iTHINK Financial logo

Working and Paying Taxes Oversees

If you're considering a move abroad, it's imperative that you explore all visa requirements beforehand and stay on top of your tax obligations once you arrive.

1040 and W-2 tax forms.

Moving to an exotic foreign locale and finding a rewarding job is a dream for many people. Yet making that fantasy a reality requires navigating unfamiliar bureaucratic systems -- while also keeping the tax collector happy back home.

To help you seamlessly negotiate this process, let's take a closer look at what you need to know about working and paying taxes while you're living overseas.

How to find legal work overseas

Working in another country isn't as simple as picking up, moving and looking for a job. In most cases you'll need a visa in order to live and work in your new location. The rules and requirements governing work visas can be quite complex and vary from jurisdiction to jurisdiction.

For example, residents of European Union nations can live and work freely in all member states. Residents of the United States, on the other hand, need to apply for work visas in most European countries. Additionally, variables such as the amount of time you can spend working in a country or the types of jobs you can do are all governed by the terms of visas.

It should also be noted that many countries require those applying for a work visa to either have a job offer in hand, proof of income or savings. There is one way around these requirements, however: working as a "digital nomad."

If you're a freelancer who works online -- and you don't employ or work for anyone else -- you can work while on a tourist visa. This lifestyle has grown increasingly popular as online work becomes more prevalent and expats seek ways to reduce expenses by working in areas with low costs of living.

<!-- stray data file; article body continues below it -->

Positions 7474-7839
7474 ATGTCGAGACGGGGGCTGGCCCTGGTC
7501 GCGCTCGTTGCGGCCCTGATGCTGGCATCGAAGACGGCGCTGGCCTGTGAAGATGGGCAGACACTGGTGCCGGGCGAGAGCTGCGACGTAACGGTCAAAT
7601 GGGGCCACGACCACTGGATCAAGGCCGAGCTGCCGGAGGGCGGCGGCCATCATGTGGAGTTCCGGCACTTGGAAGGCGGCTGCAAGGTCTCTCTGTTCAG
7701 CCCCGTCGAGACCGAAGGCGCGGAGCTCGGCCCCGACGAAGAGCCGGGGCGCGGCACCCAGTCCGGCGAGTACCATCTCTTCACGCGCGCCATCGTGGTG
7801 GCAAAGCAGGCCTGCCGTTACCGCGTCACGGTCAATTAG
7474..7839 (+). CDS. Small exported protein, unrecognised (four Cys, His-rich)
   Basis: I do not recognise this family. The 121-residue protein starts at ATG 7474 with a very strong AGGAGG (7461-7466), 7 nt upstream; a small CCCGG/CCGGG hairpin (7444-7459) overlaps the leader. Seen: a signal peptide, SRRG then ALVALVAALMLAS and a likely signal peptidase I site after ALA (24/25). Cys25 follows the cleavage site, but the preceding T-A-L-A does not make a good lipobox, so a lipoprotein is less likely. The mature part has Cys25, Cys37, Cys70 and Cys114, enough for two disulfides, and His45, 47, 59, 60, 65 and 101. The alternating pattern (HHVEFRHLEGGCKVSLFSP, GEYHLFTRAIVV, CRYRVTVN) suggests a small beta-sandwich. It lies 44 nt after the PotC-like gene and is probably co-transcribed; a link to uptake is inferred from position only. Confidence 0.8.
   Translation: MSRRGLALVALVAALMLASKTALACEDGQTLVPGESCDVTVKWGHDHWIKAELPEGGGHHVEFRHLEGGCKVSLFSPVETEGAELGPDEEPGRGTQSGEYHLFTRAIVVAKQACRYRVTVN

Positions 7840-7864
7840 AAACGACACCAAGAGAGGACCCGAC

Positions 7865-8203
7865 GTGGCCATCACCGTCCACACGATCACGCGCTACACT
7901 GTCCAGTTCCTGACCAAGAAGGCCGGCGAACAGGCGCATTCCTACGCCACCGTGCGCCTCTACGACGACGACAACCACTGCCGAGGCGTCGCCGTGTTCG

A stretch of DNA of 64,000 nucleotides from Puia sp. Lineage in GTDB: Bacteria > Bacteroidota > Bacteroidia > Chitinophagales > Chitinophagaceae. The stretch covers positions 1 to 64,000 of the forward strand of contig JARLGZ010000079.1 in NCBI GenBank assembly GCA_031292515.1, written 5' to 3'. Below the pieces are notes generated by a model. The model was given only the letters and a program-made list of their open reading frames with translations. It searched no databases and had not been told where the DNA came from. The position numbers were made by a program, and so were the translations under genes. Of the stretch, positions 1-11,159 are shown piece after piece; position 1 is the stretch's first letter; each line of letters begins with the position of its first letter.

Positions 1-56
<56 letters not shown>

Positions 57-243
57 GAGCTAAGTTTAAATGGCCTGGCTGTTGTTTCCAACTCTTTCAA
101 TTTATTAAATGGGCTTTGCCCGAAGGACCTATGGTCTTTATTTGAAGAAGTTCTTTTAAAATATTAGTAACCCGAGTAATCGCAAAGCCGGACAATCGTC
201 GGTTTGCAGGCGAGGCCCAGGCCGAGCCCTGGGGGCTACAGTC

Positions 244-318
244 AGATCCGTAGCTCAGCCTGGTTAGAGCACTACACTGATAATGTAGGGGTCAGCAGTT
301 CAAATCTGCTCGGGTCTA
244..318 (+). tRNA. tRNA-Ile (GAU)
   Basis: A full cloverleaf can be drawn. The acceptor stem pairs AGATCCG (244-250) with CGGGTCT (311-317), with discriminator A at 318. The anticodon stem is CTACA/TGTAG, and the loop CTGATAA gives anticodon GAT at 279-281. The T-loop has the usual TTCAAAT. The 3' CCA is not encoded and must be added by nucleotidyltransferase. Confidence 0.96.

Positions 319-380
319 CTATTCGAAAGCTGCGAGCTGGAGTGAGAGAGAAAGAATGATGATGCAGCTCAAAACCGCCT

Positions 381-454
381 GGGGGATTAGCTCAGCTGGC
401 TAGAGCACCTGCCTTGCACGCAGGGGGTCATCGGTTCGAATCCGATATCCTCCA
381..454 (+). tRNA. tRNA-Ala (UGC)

Paying taxes while overseas

While you might work thousands of miles from home, you should always be aware that you're still well within arm's reach of the taxman. When working overseas, you still must pay all relevant taxes. For example, U.S. residents are still on the hook for income taxes. If you're a U.S. citizen who freelances overseas, you're still obligated to pay self-employment taxes as well.

There are some exceptions to ease the burden. If you're a U.S. resident working overseas, you can exclude some of your taxable income if you meet certain IRS requirements. Generally speaking, you can exclude up to $100,000 if you spend the full year abroad, a figure that goes down on a sliding scale based on how much time you spend overseas.

Don't forget that you'll also be subject to the taxes of your host nation. The U.S. offers a foreign income tax credit that allows you to deduct the value of foreign taxes paid from your domestic tax bill. The goal here is to avoid double taxation.

Ultimately, satisfying your tax burdens is often a complex challenge that can vary significantly depending on the laws of both your home country and the jurisdiction in which you now live. If you have any concerns, it's advisable to meet with a professional who can give you informed advice tailored to meet your needs.

The Takeaway

Living and working overseas is something that many of us dream about. Yet the reality isn't as simple as buying a plane ticket and relocating. If you're considering a move, it's imperative that you explore all visa requirements beforehand and stay on top of your tax obligations once you arrive.